When it comes to keeping quality employees, it is always preferred to keep them rather than trying to constantly replace them.  When you slow down turnover, you immediately take a huge burden off of your recruiting and training efforts.

How to do that? Here are some insights for a shift work environment

  • Why Your 12-hour Schedule is More Attractive than You Think?
  • What is important about work-life balance?
  • What do you need to know about overtime?
  • 12 Unexpected Insights: do you know what you don’t know?
  • Why should you consider changing your shift schedule?

Our experts at Shiftwork Solutions have looked at the reasons why employees leave companies, such as inclusiveness, work-life balance. Their workforce survey is an integral part of their solutions which leads to happier employees who feel valued and are instrumental in delivering on growth targets.

Give us a call at (415) 858-8585 and talk to an expert for free.  We can help you to succeed.

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Footnotes:

[1] Bureau of Labor Statistics (BLS), January 1, 2020

[2] Local Area Unemployment Statistics (LAUS) January 1, 2020

Have you Made Your Business Resolutions Yet?

If you want happier employees this year, you may consider doing some things differently than last year. Otherwise, if you do what you did, you’ll get what you got. Employee engagement, better-work life balance, and improved communication might be at the top of the wish list. But what comes after establishing these resolutions? How to execute on those? You may start collecting a set of SMART goals1 that support the resolutions the best. However, before starting to jot down your goals for the year, let us borrow James Clear’s thoughts on goal setting. Clear, the author of Atomic Habits, claims that “goals are good for planning your progress and systems are good for actually making progress. Goals can provide direction and even push you forward in the short-term, but eventually, a well-designed system will always win. Having a system is what matters. Committing to the process is what makes the difference.” 2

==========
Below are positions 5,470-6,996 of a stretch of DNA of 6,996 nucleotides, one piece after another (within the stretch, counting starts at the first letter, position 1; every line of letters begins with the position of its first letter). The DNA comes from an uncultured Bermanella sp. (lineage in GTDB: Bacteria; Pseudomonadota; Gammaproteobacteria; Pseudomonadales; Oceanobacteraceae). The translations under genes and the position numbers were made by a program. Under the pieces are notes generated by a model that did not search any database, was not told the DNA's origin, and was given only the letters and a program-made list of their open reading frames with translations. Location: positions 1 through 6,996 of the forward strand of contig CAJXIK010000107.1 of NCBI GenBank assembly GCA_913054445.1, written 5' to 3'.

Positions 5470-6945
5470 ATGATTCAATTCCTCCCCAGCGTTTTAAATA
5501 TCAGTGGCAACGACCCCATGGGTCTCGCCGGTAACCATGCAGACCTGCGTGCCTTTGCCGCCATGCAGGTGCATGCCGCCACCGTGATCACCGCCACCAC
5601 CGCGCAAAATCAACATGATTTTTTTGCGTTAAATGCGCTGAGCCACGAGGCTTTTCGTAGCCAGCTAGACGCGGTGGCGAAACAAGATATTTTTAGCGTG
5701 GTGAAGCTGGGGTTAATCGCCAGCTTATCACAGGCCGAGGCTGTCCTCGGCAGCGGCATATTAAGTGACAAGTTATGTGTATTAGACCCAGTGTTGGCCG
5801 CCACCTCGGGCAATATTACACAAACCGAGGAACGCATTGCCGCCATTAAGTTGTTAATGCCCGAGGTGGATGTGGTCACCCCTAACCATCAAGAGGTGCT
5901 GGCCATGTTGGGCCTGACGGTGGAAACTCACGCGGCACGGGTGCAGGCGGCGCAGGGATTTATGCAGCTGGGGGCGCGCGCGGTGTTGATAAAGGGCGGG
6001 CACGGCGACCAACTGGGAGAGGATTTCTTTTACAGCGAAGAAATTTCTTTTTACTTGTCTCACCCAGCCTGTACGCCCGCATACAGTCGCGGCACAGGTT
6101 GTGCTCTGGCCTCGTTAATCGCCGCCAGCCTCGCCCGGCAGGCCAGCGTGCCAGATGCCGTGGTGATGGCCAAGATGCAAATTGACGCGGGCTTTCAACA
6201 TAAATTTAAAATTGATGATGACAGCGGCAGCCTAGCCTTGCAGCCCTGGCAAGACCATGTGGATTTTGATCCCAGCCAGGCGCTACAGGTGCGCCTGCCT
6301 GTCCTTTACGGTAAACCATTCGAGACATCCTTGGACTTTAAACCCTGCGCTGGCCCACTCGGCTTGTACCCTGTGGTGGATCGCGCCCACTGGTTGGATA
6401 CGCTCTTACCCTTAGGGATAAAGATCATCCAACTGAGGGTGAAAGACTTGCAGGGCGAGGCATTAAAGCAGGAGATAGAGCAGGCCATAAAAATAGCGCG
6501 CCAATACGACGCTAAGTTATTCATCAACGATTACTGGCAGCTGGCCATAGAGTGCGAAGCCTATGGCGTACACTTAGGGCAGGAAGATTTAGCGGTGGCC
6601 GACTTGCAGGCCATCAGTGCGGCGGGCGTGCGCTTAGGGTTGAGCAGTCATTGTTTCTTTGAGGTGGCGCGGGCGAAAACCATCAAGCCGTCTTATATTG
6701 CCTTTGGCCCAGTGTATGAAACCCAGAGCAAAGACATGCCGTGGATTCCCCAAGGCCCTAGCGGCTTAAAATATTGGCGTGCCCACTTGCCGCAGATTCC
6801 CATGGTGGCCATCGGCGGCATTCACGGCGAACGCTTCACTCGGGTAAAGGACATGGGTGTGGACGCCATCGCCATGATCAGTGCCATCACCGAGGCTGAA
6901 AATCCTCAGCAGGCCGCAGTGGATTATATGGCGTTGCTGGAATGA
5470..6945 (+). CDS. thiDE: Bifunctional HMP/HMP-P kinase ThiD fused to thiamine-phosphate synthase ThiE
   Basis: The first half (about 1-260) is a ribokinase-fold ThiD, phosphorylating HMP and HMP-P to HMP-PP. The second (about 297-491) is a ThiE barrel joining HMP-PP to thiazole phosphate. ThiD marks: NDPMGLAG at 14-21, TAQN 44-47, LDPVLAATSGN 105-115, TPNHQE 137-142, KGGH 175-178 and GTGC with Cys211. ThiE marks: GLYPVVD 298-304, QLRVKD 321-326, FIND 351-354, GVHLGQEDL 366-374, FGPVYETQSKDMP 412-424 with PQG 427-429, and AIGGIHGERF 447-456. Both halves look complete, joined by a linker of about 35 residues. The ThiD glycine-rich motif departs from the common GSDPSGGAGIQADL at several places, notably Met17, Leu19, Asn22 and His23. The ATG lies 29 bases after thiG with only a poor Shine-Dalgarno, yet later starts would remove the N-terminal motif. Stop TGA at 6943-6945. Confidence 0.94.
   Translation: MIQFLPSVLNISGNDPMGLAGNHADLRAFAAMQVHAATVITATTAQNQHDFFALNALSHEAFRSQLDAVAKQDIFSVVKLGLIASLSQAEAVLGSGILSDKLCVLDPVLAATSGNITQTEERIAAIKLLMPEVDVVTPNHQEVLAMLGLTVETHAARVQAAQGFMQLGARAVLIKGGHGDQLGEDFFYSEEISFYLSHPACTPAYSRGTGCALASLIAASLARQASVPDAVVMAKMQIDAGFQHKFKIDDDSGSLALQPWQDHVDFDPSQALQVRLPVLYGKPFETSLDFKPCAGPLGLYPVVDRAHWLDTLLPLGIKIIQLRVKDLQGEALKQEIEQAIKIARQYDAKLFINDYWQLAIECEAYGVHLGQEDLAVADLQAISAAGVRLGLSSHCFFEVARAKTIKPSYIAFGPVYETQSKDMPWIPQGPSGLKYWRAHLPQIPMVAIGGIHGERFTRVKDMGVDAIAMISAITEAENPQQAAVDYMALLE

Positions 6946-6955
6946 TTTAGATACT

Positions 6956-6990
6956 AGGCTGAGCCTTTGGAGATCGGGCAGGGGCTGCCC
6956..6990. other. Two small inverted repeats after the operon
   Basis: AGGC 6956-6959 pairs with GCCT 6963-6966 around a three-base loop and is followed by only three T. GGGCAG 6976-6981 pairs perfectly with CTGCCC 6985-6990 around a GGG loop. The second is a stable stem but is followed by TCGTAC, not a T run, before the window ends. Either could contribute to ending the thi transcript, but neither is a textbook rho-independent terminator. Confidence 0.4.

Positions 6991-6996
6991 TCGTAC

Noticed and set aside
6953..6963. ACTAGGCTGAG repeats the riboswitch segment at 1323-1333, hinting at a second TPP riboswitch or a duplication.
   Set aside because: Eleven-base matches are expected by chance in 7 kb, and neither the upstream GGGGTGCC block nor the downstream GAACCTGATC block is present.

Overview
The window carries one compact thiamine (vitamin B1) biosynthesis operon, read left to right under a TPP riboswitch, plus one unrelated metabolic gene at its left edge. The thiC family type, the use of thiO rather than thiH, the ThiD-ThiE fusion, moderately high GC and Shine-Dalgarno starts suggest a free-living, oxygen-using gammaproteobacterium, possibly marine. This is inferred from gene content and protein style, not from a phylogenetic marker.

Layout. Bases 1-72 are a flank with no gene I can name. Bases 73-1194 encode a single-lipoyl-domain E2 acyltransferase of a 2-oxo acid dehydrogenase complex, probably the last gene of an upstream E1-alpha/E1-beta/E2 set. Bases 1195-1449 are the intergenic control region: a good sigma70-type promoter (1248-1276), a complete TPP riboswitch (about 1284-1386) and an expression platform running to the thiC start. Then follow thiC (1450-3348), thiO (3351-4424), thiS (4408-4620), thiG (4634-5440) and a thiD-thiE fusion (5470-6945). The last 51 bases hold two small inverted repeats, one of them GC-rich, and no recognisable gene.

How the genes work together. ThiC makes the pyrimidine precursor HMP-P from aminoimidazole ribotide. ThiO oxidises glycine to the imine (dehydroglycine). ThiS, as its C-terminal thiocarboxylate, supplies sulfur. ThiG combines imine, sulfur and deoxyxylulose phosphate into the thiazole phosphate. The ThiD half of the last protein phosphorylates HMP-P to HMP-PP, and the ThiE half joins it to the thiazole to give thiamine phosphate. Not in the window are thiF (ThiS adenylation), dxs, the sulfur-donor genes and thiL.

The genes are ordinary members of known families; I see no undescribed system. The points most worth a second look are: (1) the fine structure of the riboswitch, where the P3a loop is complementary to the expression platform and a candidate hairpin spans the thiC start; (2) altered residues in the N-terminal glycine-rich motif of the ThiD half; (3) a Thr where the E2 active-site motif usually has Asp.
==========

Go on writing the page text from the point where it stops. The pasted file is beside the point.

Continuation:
An example: if you’re a writer, your goal is to write a book by a certain date. Your system is the daily writing schedule you follow. Committing to writing a blog every day is a process that makes a writer confident (s)he is going to get to his/her ultimate goal of publishing the book.

It is also true for a shift work operation. Goals are useful and needed for setting a direction, but you need a system in place to make progress. Deploying a vetted, transformed shift work system is the way to achieve many of the high priority goals.  Changes in the outcome require changes in the process.

If some indicators have revealed that workforce and schedule related changes are needed for your business success, you might be ready to implement some change. A well-designed, transformed shift work system will ensure that the desired changes happen, and your resolutions come true. It will support numerous underlying goals, which include:

  1. Reduce employee turnover
  2. Improve overtime distribution policies
  3. Reduced absenteeism
  4. Increase employee involvement
  5. Improve work-life balance
  6. Eliminate unnecessary labor costs
  7. Improve communication with the workforce
  8. Adjust supervision: optimal direct-reports ratio
  9. Increase time for maintenance
  10. Fully staff all non-day shift positions
  11. Improve shift turnovers
  12. Identify workplace issues that employees find problematic
  13. Solve staffing needs for a seasonal workload
  14. Maximize productive time per line
  15. Maximize employee schedule satisfaction
  16. Build training time into the employee work schedule
  17. Implement interactive electronic employee schedule management system
  18. Increase schedule flexibility
  19. Improve technical support for non-day shift operations
  20. Increase workforce involvement in problem-solving exercises